Another benefit of the return of center DeVon Hardin is that senior Theo Robertson can move back to his more natural small forward position. Robertson is a solid complementary player that does everything pretty well; he hits the open three, scores in the paint, rebounds well, distributes the ball a bit, and defends well. He should again help the Bears' cause with his solid all around play, but again won't be more than a complementary player.

On the opposite end of the spectrum, the Cal backcourt is as inexperienced, young, and lacking depth as the front court is veteran, deep and productive. After losing senior starting point guard Ayinde Ubaka to graduation and junior shooting guard Omar Wilkes after his decision to leave the team, the Cal backcourt enters the 2007 season without any truly proven options. The clear favorite to win the starting point guard job is diminutive sophomore Jerome Randle. By far Randle's best attribute is his quickness. The guy is an absolute blur in the open court and has outstanding lateral quickness. He is the only player in the conference that can challenge UCLA point guard Darren Collison in that regard. He is a very creative ball handler, but can get careless and is adept at driving the lane, but often over penetrates and gets shots blocked or altered. He is a creative passer, but often tries too hard to make the flashy play rather than the smart play. He has a compact stroke with range, but he takes ill-advised and sometimes selfish shots. He can be an opportunistic defender, but frequently finds himself out of position. But, but, but…what do all these "buts" mean? Randle is a player with potential but is also over-aggressive and does not always play intelligently. If he ever learns to play within his limitations instead of forcing the action he will be a difference-maker for the Bears. Experience should help him to do that and learn to take better shots, but until he can do it consistently, Cal's offense is likely to be inconsistent.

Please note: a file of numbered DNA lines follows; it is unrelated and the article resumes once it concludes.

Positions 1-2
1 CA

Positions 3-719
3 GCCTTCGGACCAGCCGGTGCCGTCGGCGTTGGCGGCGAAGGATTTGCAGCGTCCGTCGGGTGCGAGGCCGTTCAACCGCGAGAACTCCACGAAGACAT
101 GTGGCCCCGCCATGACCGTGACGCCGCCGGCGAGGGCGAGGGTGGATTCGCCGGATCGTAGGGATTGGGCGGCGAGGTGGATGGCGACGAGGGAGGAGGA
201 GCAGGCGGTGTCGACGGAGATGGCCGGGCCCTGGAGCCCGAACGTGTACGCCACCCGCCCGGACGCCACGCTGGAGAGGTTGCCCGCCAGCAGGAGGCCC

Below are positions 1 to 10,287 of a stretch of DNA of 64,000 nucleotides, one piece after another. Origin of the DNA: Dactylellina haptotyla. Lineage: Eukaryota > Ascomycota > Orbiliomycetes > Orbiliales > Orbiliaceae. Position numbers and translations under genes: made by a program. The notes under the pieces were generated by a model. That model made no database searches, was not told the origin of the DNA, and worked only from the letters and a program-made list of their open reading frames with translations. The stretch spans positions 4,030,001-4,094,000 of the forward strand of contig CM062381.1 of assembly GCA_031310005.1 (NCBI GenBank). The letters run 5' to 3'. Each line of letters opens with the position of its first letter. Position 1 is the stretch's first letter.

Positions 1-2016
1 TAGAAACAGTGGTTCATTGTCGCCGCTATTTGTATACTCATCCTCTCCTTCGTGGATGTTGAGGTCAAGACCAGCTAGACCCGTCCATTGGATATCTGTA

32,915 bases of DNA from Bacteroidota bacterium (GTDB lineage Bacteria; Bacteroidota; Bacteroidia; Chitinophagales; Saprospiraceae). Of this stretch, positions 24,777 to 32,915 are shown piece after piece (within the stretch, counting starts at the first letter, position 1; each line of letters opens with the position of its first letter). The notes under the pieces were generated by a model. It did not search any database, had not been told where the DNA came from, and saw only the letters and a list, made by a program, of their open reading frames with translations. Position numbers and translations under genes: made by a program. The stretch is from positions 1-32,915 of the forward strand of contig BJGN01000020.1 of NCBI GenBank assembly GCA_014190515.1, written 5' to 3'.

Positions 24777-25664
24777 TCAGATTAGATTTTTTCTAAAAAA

The other option at point guard is another player that is returning after missing all of last season with an injury. Nikola Knezevic was a capable backup two seasons ago in limited minutes. He isn't going to wow anyone with his physical tools, but he is solid player and good distributor. He's a solid backup, but probably not a starter for a top-five Pac-10 squad.